Lions Gate Chairman Rachesky Selling 10 Million Shares

Lions Gate Entertainment Corp. said its largest shareholder, Chairman Mark Rachesky’s MHR Fund Management, is selling almost a fifth of its stake in the independent film studio, a sale of about $337 million in stock.

Lions Gate, the studio behind “The Hunger Games” pictures, said Rachesky will sell 10 million shares in a underwritten offering. The company isn’t selling any stock and won’t receive any proceeds, according to a statement Tuesday.

Rachesky, 56, has profited handsomely from Lions Gate, with the stock rising more than fivefold in the past five years. A former Carl Icahn protégé, he has owned a stake since 2004 and backed the Santa Monica, California-based studio in fighting a hostile bid by Icahn in 2010. He became co-chairman of Lions Gate in 2011, and is now non-executive chairman.

Underwriter J.P. Morgan Securities LLC was granted an option to purchase an additional 1.5 million shares. If Rachesky sells the maximum, he will continue to hold almost 40 million Lions Gate shares and remain its largest investor, with at least 27 percent.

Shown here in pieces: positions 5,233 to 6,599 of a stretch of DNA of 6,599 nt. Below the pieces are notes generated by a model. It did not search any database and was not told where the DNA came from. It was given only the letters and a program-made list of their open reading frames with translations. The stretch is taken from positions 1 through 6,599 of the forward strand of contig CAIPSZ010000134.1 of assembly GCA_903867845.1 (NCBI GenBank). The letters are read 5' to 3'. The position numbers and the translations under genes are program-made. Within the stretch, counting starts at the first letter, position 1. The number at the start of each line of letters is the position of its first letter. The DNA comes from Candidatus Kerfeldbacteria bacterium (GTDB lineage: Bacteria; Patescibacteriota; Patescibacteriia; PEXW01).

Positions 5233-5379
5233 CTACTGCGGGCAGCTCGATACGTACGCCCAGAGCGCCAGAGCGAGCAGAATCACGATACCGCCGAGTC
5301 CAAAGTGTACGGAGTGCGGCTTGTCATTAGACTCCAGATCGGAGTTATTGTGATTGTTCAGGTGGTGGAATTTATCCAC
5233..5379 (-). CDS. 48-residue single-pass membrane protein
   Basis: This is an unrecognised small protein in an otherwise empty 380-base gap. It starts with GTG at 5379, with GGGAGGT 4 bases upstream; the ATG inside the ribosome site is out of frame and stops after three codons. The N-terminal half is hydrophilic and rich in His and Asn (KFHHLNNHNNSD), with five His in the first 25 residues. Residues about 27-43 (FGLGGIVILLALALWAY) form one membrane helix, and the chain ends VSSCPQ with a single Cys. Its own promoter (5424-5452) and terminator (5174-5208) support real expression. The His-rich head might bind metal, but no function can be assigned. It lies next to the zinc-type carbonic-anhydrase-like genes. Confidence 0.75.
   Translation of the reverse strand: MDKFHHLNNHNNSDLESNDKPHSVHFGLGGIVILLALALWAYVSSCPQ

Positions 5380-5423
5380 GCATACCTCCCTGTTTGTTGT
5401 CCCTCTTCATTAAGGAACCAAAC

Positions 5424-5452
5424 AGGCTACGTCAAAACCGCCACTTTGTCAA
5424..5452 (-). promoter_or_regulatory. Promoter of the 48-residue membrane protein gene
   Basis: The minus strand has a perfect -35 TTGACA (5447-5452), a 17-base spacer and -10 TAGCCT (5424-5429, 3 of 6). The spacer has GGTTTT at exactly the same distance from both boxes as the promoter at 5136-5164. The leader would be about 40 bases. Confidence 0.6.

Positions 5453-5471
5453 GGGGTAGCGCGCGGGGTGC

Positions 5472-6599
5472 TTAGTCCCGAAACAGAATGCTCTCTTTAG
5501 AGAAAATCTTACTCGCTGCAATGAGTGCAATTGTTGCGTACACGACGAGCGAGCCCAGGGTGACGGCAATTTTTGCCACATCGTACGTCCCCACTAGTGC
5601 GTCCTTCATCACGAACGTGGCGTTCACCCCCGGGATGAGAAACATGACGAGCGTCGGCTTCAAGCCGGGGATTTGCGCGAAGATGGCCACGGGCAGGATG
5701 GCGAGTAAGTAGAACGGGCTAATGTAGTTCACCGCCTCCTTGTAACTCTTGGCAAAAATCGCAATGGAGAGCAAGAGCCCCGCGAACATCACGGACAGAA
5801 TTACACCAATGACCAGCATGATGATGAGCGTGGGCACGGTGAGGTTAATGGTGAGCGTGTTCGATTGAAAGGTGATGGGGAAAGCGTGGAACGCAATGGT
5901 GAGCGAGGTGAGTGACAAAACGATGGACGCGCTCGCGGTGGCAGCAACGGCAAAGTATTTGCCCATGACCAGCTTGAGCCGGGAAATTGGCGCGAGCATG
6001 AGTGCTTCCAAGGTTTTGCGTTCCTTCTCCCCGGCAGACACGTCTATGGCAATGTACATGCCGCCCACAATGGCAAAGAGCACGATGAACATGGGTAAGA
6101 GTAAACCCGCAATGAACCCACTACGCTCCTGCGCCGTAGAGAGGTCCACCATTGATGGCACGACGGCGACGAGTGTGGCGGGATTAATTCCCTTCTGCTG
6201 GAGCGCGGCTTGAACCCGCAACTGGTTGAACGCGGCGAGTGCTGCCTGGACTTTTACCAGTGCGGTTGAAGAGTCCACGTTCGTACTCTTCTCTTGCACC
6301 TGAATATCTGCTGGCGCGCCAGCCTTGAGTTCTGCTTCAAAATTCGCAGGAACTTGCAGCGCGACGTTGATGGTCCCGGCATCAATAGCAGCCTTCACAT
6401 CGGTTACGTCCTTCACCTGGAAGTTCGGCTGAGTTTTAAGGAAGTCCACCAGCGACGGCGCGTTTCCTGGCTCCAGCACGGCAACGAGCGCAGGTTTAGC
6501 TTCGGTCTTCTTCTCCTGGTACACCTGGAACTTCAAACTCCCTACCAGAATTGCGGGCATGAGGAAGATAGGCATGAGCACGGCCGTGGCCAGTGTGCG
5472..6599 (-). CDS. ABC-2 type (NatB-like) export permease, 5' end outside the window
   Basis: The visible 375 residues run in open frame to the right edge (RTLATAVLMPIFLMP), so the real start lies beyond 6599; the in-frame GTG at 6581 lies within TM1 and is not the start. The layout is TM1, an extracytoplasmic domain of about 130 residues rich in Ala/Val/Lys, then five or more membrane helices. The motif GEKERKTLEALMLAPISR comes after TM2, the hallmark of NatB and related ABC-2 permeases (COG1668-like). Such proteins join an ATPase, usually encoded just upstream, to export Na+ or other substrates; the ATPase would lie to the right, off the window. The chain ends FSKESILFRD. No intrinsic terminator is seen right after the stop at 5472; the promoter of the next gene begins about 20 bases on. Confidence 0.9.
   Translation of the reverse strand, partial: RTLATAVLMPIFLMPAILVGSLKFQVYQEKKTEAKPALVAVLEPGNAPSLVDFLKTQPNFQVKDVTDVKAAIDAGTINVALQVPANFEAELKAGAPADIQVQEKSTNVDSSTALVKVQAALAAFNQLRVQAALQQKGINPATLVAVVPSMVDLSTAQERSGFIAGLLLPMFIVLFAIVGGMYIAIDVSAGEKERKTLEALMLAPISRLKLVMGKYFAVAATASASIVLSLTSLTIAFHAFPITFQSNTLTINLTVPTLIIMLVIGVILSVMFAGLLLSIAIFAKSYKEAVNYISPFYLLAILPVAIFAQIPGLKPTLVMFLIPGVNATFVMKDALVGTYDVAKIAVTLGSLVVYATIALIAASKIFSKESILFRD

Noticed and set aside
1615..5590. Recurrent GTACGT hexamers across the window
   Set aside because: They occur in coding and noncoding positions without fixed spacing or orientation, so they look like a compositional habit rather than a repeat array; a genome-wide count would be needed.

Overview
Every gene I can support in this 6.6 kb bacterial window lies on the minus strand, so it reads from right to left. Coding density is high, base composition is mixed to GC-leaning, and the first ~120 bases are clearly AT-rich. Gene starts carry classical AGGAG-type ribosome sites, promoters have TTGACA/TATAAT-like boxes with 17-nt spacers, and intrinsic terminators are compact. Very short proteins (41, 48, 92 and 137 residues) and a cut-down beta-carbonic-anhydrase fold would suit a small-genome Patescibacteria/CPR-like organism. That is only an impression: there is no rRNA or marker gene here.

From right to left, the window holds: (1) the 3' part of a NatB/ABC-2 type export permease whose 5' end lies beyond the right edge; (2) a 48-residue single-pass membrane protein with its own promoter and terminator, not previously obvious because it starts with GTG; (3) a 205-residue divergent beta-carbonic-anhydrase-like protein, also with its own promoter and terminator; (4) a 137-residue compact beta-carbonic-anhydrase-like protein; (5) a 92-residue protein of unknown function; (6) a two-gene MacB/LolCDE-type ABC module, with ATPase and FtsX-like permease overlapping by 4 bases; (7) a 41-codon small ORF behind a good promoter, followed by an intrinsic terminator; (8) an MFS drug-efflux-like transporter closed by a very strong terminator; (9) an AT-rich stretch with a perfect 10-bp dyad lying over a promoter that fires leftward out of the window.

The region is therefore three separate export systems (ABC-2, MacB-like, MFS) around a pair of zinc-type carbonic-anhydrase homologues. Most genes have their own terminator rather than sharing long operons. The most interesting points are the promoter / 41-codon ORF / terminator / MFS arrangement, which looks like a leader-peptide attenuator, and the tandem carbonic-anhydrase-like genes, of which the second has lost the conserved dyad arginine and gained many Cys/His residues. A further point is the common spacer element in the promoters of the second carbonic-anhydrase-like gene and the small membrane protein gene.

Lions Gate fell 3.2 percent to $32.60 in extended trading after the announcement. The stock fell 0.7 percent to $33.68 at the close in New York.

Rachesky is part of a group seeking to buy the Atlanta Hawks basketball team, the Atlanta Journal-Constitution reported on April 3.

Two Negatives

In February, Lions Gate increased its shares outstanding to 145.5 million with a stock-swap transaction that gave Lions Gate a 4.5 percent stake in billionaire John Malone’s Starz LLC.

The studio on Tuesday said adjusted earnings before interest taxes, depreciation and amortization were tracking towards lower end of its previous guidance of $1.2 billion to $1.3 billion over the three fiscal years ending in March 2017. Analysts cited the underperformance of some recent films.

“We view both as negative: The guidance for obvious reasons and the secondary not so much of the size of the stake, which we view as manageable, but rather that the secondary signals an inability to sell the stake to a strategic buyer,” wrote Benjamin Mogil, an analyst at Stifel Nicolaus & Co., in a research note. He rates the stock a buy.